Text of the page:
In a bid to lower the price tag of Burlington’s new high school, district officials say they’re working with Beta Technologies to potentially move some technical programs to the electric aircraft maker’s planned South Burlington campus.
Under the proposal, some Burlington Technical Center programs would be located at a Beta manufacturing facility on their 40-acre campus off U.S. Route 2, according to a June 14 memo from Superintendent Tom Flanagan.
The move would lower costs for the new high school and technical center from $210 million to $190 million, officials estimate. The $190 million figure includes about $29 million needed to clean up cancer-causing chemicals that spurred the school district to close the old campus in 2020.
Officials hope to open the new building by fall 2025. In the meantime, Burlington High School has been temporarily relocated to a former department store downtown.
Both Flanagan and Beta said the aviation proposal — which would move programs that need to be taught in spaces with high ceilings, including all aviation-related ones — has the potential to be a win-win.
“Beta told me they are very excited about this as building their workforce is a core need of theirs for the future and this could be a key strategy to helping this happen,” Flanagan wrote in the memo.
“We are exploring ways to partner with (Burlington Technical Center) to build collaborative programs that can catalyze education and workforce development opportunities in aviation and advanced manufacturing more broadly,” Beta spokesperson Jake Goldman told VTDigger in a statement.
City leaders and residents have been vocal about wanting to build a state-of-the-art school, but they also say they’re concerned about racking up massive costs at taxpayers’ expense.
On top of that, leaders are keeping an eye on the city and school district’s combined debt ceiling. Mayor Miro Weinberger has floated a $150 million limit for the project’s borrowing costs, but that number is still in flux, Weinberger spokesperson Dan McLean told VTDigger earlier this month.
Flanagan also has identified $25 million in funding for the project from sources besides a new bond, including federal coronavirus relief dollars, remaining cash from a $19 million bond voters approved in 2017 and surpluses from future budgets.
But even with the $25 million and a $150 million bond — a measure city voters would have to approve in November — there still would be a $35 million shortfall in funding for the project, Flanagan said.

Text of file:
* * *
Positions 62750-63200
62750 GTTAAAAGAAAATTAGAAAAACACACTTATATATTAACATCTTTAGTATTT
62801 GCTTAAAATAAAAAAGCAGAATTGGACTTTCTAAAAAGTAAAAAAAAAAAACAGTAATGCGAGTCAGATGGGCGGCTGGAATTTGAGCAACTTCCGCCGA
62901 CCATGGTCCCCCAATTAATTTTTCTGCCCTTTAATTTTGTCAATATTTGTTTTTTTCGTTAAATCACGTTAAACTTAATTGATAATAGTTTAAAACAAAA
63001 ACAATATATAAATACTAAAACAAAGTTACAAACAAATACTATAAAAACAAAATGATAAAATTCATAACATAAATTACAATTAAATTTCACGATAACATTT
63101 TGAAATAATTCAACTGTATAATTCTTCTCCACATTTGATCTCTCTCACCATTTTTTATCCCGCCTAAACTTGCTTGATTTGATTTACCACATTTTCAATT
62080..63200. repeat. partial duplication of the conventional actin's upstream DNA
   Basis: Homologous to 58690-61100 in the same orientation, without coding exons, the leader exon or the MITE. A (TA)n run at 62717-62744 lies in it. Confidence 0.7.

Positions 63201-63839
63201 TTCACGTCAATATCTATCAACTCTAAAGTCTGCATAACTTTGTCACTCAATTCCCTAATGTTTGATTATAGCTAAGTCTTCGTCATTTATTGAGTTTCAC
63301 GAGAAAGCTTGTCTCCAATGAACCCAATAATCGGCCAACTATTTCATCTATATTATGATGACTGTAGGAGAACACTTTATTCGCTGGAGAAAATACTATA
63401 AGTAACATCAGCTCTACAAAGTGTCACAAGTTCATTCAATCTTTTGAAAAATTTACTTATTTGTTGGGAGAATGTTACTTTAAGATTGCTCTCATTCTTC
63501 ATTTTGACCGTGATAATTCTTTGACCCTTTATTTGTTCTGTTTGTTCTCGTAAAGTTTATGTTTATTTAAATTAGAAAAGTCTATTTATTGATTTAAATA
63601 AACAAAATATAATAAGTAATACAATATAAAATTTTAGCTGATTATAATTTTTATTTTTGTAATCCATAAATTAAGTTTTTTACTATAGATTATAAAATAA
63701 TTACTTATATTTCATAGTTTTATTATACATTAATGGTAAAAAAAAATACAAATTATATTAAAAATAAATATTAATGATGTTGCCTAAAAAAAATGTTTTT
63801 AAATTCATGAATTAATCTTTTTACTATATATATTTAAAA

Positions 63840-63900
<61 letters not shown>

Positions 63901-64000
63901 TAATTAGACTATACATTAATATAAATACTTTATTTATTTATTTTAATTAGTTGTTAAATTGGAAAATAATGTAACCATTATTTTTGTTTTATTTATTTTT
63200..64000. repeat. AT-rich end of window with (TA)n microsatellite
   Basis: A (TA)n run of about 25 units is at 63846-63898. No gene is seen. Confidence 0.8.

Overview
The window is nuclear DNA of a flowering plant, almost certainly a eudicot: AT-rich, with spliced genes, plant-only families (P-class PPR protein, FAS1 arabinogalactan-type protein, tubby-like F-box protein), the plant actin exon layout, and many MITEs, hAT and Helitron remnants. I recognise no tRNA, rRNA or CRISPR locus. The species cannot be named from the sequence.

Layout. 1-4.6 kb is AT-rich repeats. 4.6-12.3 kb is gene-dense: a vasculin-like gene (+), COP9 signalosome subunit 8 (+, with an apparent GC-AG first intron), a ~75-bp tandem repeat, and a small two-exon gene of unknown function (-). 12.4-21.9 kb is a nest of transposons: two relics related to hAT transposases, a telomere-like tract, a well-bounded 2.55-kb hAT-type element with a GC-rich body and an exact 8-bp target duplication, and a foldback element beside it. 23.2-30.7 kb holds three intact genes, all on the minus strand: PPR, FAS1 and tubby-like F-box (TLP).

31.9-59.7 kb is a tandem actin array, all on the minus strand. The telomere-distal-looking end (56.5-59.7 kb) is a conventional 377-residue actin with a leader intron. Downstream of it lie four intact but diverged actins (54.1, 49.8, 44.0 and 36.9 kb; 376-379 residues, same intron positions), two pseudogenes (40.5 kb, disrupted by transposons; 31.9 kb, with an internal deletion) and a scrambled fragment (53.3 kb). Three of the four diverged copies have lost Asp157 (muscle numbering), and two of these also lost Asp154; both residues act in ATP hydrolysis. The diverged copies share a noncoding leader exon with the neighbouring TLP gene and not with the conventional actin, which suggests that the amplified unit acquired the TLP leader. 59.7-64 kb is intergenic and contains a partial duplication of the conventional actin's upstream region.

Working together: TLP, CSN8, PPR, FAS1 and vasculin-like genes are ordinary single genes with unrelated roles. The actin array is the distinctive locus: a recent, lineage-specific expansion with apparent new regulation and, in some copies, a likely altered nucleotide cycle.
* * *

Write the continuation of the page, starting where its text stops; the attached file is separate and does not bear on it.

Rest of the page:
The plan with Beta would reduce the funding gap to $15 million — which officials plan to fill through private and public fundraising.
The district recently penned a $20,000 contract with a consulting firm to help them track down money for the project, and has joined with a local nonprofit, the Burlington Students Foundation, to secure grants for the new building.
There also is the possibility that the state and federal governments help finance the project, particularly the remediation of PCBs, according to Russ Elek, a school district spokesperson.
If the state pitched in, it “would be more consistent with past practice, as all technical centers, including (Burlington Technical Center), received state construction aid when first built,” Elek said in an email.
In his memo, Flanagan did not rule out the possibility of bumping the new bond up from its current $150 million estimate.
“After meeting Mayor Weinberger on June 10, I believe he prefers $150 (million) but is open to going beyond this number,” the superintendent wrote. “It is clear that if we move beyond $150 (million), the Mayor would like to see us continue our commitment to raising funds to support the project.”
McLean declined to give VTDigger an update Monday on where the mayor stands regarding the bond, noting that city offices are closed in observation of Juneteenth.
The Burlington School Board is set to vote on nixing the high-ceiling programs from the district’s chosen design for a new school at their Wednesday meeting.
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